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The Continuing Spread of COVID-19 is Keeping Most Employers in a Holding Pattern

This week’s pulse survey conducted by the Institute for Corporate Production (i4cp) found that the continuing spread of COVID-19 in the U.S. is compelling companies to rethink planning for workers to head back to the office

Of the 107 business professionals polled, 35% said that recent increases in new infections of the virus have affected their return to the workplace planning and timelines, while 27% said the pandemic hasn’t had any impact on their plans or timelines.

Covid-19 affecting timelines on working remotely

Decision making about asking workers to return to the office is on indefinite hold in 30% of organizations; 22% have announced to their workforces that they should plan to work remotely until the end of 2020. Current policy on working remotely 

Trepidation about these decisions is understandable: As of July 30th  more than four million cases of COVID-19 have been confirmed in the U.S. and there have been more than 150,000 deaths.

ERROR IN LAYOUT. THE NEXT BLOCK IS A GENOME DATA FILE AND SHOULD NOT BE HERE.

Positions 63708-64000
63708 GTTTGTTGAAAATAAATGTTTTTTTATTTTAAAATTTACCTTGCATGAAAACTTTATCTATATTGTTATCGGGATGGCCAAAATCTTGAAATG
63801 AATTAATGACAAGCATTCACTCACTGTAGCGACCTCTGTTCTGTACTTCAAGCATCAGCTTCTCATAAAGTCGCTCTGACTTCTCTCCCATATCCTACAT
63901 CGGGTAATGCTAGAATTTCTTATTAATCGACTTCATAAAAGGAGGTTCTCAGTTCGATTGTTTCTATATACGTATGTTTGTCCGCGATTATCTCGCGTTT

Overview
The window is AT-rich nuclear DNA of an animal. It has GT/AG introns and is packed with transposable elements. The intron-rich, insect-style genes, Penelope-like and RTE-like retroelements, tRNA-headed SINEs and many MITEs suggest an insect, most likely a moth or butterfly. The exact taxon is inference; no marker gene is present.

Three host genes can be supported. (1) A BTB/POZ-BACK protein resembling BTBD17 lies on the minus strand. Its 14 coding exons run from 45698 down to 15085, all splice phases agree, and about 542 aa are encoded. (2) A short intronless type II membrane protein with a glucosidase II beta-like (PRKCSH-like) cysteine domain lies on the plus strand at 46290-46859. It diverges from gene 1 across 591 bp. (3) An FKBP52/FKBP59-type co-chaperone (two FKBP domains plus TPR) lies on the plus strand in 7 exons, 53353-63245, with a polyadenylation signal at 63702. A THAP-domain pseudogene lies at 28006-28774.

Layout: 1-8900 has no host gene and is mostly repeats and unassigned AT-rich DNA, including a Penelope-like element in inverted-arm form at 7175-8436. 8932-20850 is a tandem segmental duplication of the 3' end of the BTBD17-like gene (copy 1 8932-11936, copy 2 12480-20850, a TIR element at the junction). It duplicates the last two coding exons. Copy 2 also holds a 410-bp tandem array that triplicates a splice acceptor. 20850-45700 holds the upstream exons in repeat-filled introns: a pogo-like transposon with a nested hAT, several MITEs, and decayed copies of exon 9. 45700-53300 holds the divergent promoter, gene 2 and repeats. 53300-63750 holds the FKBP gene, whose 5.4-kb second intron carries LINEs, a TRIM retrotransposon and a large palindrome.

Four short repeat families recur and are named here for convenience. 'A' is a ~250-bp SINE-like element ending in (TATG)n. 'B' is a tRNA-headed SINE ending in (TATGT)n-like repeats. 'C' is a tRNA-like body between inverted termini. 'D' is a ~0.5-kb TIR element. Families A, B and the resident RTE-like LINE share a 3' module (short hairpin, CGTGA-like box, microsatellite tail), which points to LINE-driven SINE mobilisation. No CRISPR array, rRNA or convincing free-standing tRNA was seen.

Among the narrative comments made by survey respondents, some noted that following the respective state governmental guidelines, their organizations had begun to execute return to the office plans, but were forced to abandon transitioning workers back to the office due to surges in new COVID-19 infections. 

Only 13% said that their workers have already returned to the office on a voluntary basis. Others are taking tentative steps—some noted approaches such as bringing back small groups of employees to the office as a pilot and assessing at the end of a few weeks.

But some employers are hopeful that they can begin to return workers to the office in time for the traditional start of the school year.

“We are aligning with back to school and local guidance—we plan to reopen offices at 10% capacity after Labor Day (masks required); all others work from home until further notice,” wrote one respondent.

Conversely, some organizations are resigned to the long-haul, committing to and announcing their decisions on employees continuing to work remotely into next year.

“We are offering a completely flexible approach to work from anywhere now,” said one participant.

“We won't pick an arbitrary date and will not require people to return to work until they feel safe; we have announced that through at least end of Jan 2021 we are continuing to be remote—those who wish to can return voluntarily under very strict guidelines,” said another.

Lorrie Lykins
Lorrie is i4cp's Vice President of Research. A thought leader, speaker, and researcher on the topic of gender equity, Lorrie has decades of experience in human capital research. Lorrie’s work has been featured in the New York Times, the Wall Street Journal, and other renowned publications.